Finding and capitalizing on cross-sell and up-sell opportunities is a common frustration, so it was not a surprise that it landed in the top 10 list of areas that VPs of Sales in the semiconductor and component industries wanted their organizations to improve upon.
One of the key issues I discovered in researching this area is that too many companies rely solely on sales to find cross-sell or up-sell opportunities and go after them. For many sales people it is more exciting and rewarding to go after new accounts than go back to an existing account and working on an incremental up-sell or cross-sell opportunity. When I looked at companies that were successful at doing this, they all had a well thought out strategy and/or an entirely separate set of resources focused on gaining new business at existing accounts.
By definition, cross-selling and up-selling opportunities are at accounts that you are already doing business with. You have a great deal more information about these accounts, the contact infrastructure, and their processes than you would at a new prospect account. And even better, they know a lot about you (I hope you’re doing a good job building a happy customer before you tackle cross-selling/up-selling). This big advantage needs to be leveraged by an incumbent vendor.
A strategy for creating new revenue at these accounts needs to be based on a number of factors, including resources. A couple areas that typically can be utilized without concern for resource or other limitations are marketing and customer service. One thing I found out was that, surprisingly, few companies I spoke with did any marketing at all to existing accounts. Their entire marketing efforts were focused on generating new leads and new customers. Perhaps the simplest marketing campaign one can run is one to an existing customer base. It is quite easy, for example, to develop very well targeted email campaigns based on known contact lists, knowledge of current circumstances, and understanding of the customers’ strategic intent. These campaigns can also be done in monthly newsletters. Either way you have the big advantage of providing content as a service to existing customers as opposed to intrusive spam in their inbox.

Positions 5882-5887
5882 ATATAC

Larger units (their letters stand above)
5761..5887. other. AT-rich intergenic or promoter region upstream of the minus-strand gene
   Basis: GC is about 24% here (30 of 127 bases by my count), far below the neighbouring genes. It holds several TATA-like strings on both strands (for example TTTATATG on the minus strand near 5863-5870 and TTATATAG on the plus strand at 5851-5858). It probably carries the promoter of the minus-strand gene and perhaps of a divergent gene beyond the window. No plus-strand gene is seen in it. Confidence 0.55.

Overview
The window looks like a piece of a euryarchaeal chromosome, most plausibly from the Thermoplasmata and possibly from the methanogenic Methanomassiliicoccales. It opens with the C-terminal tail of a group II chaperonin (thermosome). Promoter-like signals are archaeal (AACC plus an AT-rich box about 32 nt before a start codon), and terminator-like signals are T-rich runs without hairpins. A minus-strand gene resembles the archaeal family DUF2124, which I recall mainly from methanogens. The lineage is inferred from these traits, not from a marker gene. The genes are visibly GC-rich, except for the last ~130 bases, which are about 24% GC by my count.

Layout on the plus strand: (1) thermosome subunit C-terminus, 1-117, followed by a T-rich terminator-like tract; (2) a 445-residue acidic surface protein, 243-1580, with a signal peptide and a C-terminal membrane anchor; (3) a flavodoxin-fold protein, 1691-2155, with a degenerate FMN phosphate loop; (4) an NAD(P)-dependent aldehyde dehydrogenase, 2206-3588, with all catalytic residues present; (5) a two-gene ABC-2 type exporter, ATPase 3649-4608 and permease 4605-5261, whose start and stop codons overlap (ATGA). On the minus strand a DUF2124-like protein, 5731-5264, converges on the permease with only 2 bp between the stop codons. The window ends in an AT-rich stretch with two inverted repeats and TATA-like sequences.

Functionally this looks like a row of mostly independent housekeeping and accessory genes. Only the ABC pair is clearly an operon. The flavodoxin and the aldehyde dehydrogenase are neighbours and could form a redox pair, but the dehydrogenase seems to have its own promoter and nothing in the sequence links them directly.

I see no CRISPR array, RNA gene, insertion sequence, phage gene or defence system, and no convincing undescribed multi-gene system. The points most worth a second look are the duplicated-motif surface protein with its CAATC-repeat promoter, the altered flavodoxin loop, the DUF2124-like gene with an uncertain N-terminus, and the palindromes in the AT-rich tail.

A second area I noted being underutilized at most accounts is customer service. Customer service is a consistent conduit of information to and from existing customers. There are several ways to incorporate customer service into generating cross-selling and up-selling opportunities. In fact they can become a valuable vehicle to find and flag opportunities to grow the business at existing accounts. When responding to customer requests/issues via phone or email, take the opportunity to inform them about new products or services, even if it is as simple as “Do you mind if I send you a datasheet on our new low-power gizmo?” on a phone call or automatically include it in an email response. Another avenue is emailing a contact in another group within the company with a personal email such as “Bill from your GSM smartphone group had great success using our low-power gizmo and suggested you may be able to take advantage of its benefits”.
There are also a number of tools that can be incorporated to assist in automating many of these tasks including CRMs or email marketing or newsletter programs. Define what best fits your needs and set up an internal structure to get it done, formalize a strategy, and get started today.